Edinburgh – the tale of two cities
On Saturday morning we left Glencoe for Edinburgh. It had been raining all day, on Friday, ending our lucky spell of eight days of perfect sunshine. It just stopped long enough on Saturday morning for us to put our luggage in the car and take a few photos of the surrounding hills.
Drive to Edinburgh was most beautiful so far. As soon as we left Glencoe we were greeted by lush green valleys, hills with countless waterfalls and green carpeted pastures dotted with white sheep. At one place water was gushing out from earth, a natural spring, other places lakes would appear out of nowhere.
There were a number of stops to admire the view but we resisted to at most of them. The car we hired was due for return at mid-day and if we tried to stop at frequently we wouldn’t have made it in time.
At Edinburgh we deposited our luggage at the bus stop locker and went on to find a petrol station to fill the car. The Google map took us around the whole Edinburgh city and still couldn’t get us to a petrol station. Half an hour later we spotted one and filled the car.
After returning the car we made out way to a café close to our accommodation and had coffee and the best salad in the whole trip.
The accommodation we were staying in was our first ever Airbnb, which turned out to be a very pleasant surprise. Walking distance to city, Calton Hill and many good restaurants it had sunny rooms and a good selection of books.
After resting for a little while we went on to explore the city. It seemed like the whole city was invaded by the tourists.
We walked up the Royal Mile which has Holyrood palace on one end and the fortress of Edinburgh Castle on the other. Totally a touristy place, the Royal mile had bagpipers playing, and street artists performing all the way to the castle. The platform in front of the castle was being prepared for some sort of a military parades. Signboards told us that at one time it was site of execution for hundreds of women charged for practicing witchcraft.
I was not too much off the mark in thinking that Edinburgh architecture is both enchanting and striking at the same time. The Little Book of Edinburgh, which I found in the bookshelf of our accommodation had the following account on the very first page.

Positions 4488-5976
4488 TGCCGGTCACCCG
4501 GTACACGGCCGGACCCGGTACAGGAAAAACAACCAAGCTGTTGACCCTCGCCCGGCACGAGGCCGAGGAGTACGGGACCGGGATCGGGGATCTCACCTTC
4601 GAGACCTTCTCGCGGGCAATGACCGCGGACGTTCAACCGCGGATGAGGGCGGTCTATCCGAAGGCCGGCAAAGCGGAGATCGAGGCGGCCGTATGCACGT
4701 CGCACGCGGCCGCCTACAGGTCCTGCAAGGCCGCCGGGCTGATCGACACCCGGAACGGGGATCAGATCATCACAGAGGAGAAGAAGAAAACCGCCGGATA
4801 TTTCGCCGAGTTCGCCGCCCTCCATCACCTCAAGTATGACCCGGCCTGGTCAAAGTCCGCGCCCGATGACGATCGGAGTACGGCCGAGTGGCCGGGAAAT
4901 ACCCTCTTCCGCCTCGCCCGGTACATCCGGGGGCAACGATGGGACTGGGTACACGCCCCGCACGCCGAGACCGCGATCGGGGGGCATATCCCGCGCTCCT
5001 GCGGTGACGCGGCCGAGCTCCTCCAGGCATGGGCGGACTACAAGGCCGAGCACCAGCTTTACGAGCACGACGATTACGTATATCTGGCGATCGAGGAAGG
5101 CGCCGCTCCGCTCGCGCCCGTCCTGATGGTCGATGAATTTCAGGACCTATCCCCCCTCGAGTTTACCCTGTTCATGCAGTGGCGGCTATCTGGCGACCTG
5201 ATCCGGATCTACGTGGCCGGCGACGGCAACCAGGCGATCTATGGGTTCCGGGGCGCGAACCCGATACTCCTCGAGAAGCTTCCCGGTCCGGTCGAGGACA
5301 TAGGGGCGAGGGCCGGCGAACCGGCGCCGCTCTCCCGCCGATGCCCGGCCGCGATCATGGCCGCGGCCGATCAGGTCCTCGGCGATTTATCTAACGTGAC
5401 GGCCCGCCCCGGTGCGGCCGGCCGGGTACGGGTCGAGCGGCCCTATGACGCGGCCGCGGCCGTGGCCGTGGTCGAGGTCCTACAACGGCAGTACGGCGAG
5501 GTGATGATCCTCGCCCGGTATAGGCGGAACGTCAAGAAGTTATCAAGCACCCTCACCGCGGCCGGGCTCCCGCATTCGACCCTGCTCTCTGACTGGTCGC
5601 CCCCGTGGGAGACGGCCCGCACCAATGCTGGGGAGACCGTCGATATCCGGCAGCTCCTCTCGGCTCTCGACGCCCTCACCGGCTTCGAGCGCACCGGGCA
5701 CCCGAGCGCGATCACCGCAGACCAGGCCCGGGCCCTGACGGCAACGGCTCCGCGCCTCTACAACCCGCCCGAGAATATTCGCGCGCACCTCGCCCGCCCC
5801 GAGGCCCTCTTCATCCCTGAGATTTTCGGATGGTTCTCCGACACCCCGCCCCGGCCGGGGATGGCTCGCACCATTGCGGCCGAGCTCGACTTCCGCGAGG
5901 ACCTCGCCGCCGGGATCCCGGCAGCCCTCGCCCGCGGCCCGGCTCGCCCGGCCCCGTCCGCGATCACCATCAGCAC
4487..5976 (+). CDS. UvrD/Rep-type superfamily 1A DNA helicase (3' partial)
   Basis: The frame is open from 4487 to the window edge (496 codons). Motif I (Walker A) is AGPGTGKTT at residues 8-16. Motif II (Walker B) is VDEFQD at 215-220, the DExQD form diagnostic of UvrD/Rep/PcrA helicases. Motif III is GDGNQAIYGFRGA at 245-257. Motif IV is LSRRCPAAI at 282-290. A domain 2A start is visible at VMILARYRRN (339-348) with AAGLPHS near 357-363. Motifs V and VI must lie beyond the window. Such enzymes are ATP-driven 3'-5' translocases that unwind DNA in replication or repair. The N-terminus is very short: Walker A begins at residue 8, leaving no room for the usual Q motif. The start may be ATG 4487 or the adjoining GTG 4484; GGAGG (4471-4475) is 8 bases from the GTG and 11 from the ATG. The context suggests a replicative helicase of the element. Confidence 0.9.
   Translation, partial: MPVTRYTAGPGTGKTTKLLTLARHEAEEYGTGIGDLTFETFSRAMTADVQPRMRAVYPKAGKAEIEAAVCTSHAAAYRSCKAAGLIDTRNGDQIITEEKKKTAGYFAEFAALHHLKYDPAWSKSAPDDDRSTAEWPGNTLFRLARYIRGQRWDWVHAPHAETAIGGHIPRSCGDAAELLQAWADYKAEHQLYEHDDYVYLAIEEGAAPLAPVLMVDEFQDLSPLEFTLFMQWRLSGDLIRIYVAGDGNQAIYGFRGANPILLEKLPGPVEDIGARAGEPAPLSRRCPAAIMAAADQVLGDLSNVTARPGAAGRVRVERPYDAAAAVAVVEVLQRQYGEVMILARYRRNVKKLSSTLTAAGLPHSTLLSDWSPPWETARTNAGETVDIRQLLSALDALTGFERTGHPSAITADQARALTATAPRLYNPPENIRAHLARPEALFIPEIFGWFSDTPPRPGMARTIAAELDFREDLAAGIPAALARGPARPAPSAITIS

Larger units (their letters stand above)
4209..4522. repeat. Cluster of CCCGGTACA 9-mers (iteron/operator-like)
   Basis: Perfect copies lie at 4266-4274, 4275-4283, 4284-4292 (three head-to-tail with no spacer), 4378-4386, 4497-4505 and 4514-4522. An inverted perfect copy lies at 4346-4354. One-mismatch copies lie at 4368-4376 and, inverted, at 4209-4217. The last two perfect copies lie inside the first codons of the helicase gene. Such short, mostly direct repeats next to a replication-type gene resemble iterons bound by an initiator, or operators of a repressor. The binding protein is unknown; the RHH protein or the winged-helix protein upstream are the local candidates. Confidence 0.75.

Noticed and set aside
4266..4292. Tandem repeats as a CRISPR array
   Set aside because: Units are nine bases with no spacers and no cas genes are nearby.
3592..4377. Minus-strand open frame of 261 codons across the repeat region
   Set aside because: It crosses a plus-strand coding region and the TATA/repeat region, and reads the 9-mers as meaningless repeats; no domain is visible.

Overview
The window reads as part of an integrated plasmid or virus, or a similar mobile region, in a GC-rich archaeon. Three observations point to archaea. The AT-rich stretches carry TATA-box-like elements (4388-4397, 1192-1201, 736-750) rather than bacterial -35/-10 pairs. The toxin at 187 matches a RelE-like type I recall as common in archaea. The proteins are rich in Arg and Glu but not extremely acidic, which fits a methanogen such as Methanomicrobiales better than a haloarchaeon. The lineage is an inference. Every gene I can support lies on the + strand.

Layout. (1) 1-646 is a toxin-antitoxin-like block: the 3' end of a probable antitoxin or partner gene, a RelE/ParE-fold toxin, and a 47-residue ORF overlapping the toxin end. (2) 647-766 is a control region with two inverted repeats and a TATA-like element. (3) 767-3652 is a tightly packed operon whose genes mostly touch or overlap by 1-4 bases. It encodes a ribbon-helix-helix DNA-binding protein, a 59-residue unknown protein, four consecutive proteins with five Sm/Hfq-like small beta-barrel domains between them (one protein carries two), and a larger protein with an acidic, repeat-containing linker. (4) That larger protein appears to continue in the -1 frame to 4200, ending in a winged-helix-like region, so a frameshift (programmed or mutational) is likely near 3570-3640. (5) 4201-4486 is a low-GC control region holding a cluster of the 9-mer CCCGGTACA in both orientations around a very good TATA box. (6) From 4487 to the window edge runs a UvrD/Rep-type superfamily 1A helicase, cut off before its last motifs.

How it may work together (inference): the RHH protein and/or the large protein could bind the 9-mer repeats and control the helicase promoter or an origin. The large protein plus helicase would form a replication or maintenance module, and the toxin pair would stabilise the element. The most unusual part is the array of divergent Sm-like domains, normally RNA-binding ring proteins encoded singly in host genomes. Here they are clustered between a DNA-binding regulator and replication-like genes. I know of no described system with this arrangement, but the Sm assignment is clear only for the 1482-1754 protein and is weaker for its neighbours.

These two quotes perfectly sum up Edinburgh.
The most beautiful of all the capitol of Europe.Sir John Betjeman, First and Last Loves (1952)
This accursed, stinking, reeky mass of stones and line and dung.Thomas Carlyle, letter to his brother (1821)
It is spectacularly beautiful, combining a dramatic natural landscape of hills, valleys and the cone of an extinct volcano with an architectural heritage so glorious that it has more listed buildings than anywhere in the UK outside London.
At the same time there is grimness to the place, a secret, gritty history of dark deeds and squalor. It is this combination – beauty and the beast, if you like – that makes Edinburgh so utterly fascinating, so beguiling.
One of Edinburgh’s most famous son, Robert Louis Stevenson, knew this better than anyone. His novel Dr Jekyll and Mr Hyde, about two conflicting personalities inhabiting the same body, is a virtual metaphor for his native city. Edinburgh is a ‘tale of two cities’, or rather many different tales.
In the evening we went up the Calton Hill which has Nelson’s monument which is a telescope shaped building, an Athens style National Monument to commemorate the Scottish soldiers which didn’t get completed because of lack of funds and Collective a new kind of city observatory (a birthplace of astronomy and time keeping in Edinburgh).
Most interesting of these is the Nelson monument which has a time ball on it (a wooden ball with gets dropped each day a 1pm to allow the ship captains to synchronize their chromometers). This was a great idea until they realized that the ball is not visible on foggy day, which started the tradition of firing an 18-pound loaded canon known as ‘one o’ clock gun’ – which still sounds everyday (except Sundays) telling the Edinburgh people it is lunch time.
More stories about Edinburgh and also about Highlands and London including the ones about the London Eye Westminster I promised in my last post in future posts.